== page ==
|Illustration by Austin Kleon|
Our student writers are taught a set of rules. Don't use contractions. Double space your essays. Spell out numbers under ten. Write everything in complete sentences. Make sure that your subject and your verbs agree in number. These are easy to teach, easy to learn. But clearly the writing that we remember, that packs an emotional punch, is more than a well-employed set of grammatical rules.
As an English teacher, I admit to focusing a bit too much of my energy on marking misplaced commas and dangling modifiers in the past, but this is not where the heart of writing lies. In spending our energies on correcting grammar, we teach our students that grammar is important. Exclusively. When we focus on writing as teaching students to write a certain number of paragraphs, to a particular set of rules, we limit student possibilities for expression.
Kylene Beers, Lynne Dorfman, and Kelly Gallagher, I ask my students to find mentor texts for each piece of writing they craft. What is the writing doing? What do you notice? What moves is the writer making? Beginning in this manner, students come up with their own rules. They notice that personal essays published in the New York Times Magazine use contractions. The college application essays that earned the highest marks are those that use slang, that contain intentional fragments, that break the rules of what is "allowed."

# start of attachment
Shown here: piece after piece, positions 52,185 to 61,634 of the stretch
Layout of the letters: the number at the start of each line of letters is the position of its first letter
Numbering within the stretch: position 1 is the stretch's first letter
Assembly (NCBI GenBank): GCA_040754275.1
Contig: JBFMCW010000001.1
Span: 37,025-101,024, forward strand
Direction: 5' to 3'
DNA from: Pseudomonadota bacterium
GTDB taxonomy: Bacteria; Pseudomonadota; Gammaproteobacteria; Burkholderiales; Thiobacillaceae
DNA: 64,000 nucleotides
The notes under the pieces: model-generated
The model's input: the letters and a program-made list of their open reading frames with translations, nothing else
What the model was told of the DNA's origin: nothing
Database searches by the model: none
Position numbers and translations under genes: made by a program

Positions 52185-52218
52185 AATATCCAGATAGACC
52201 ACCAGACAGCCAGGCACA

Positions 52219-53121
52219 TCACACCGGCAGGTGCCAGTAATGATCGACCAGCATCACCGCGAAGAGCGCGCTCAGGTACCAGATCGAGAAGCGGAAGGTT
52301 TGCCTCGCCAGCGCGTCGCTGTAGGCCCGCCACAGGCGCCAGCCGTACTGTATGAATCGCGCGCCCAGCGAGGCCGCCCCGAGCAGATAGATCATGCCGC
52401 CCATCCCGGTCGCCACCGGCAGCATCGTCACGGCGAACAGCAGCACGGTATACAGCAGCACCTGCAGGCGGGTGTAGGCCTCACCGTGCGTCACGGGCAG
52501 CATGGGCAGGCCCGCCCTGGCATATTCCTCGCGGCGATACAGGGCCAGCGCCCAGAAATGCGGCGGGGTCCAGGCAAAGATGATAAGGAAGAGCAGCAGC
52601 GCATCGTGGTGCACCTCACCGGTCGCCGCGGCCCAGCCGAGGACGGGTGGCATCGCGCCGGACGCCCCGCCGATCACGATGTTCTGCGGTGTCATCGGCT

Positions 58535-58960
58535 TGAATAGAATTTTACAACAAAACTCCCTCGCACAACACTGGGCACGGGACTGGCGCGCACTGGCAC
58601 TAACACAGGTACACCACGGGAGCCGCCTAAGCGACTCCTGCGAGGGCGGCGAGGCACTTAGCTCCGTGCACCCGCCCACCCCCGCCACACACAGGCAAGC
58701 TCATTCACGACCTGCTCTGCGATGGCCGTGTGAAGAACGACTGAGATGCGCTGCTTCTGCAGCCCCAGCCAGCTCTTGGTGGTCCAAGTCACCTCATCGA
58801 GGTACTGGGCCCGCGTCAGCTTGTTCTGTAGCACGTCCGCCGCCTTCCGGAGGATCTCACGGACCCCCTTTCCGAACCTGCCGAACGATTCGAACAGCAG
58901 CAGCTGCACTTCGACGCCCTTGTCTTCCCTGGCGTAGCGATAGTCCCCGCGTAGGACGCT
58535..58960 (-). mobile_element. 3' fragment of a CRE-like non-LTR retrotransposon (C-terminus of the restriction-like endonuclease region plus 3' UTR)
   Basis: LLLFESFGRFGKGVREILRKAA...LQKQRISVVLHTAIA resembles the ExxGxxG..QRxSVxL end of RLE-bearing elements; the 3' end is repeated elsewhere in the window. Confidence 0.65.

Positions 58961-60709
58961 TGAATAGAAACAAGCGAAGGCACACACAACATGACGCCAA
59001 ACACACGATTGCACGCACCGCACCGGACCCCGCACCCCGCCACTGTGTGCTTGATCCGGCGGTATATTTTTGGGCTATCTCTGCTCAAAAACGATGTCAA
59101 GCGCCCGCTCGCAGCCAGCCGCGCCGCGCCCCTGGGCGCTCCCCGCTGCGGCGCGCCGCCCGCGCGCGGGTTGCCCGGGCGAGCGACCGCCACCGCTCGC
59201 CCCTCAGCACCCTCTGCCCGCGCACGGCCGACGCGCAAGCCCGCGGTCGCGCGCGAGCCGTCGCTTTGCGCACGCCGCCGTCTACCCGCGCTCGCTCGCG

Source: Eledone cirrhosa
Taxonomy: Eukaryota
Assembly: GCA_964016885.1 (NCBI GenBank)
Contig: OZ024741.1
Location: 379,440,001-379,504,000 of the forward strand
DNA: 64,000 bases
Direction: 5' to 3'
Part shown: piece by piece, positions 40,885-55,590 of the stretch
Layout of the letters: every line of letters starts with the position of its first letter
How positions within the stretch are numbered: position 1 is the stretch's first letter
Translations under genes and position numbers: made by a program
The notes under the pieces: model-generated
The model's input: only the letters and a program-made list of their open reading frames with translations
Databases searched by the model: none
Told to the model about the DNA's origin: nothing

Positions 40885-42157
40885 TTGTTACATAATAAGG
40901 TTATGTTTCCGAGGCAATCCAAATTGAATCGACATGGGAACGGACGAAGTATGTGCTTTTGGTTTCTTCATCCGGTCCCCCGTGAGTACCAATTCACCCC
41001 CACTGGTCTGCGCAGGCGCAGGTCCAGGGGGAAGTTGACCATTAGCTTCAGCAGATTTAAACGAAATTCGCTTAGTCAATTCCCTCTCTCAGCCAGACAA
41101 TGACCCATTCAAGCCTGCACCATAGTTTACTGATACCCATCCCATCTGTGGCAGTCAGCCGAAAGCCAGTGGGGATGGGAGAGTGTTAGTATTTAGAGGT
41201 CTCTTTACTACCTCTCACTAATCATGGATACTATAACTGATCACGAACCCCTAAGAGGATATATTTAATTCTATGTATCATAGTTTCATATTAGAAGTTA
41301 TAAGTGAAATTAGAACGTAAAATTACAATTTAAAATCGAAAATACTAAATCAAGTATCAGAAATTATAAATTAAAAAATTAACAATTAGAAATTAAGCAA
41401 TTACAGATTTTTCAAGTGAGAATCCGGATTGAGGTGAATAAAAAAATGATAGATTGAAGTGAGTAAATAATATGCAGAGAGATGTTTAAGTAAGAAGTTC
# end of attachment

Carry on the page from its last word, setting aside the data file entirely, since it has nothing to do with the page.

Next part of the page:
I am asking my students to think about writing for publication. They are trained to write in five paragraphs, but pick up any magazine, a newspaper, read a blog. How many of them are written in formulaic five-paragraphs? Yes, we must begin somewhere when it comes to teaching writing. However, I firmly believe teaching students to write to a set of rules, rules that so many of us break, is not the place to begin. Rather than close off possibilities, we must find ways to open them up.
So it's not that I'm throwing the "rules" out the window. I'm just setting them aside for awhile and letting our community of writers figure out the rules for ourselves.
LOVE that you're setting aside the rules for awhile, Jen. That's important.
It's hard to learn to write well if one constantly thinks they have to follow the rules. (Which might be why I love teaching kids how to break the rules once they've mastered the basics.)
I'm hard pressed to find an five paragraph essay in the real world. Kudos to you for letting the students go with their gut a little on this. They will remember you for this, and they will make more memorable writing! Good luck. :-)
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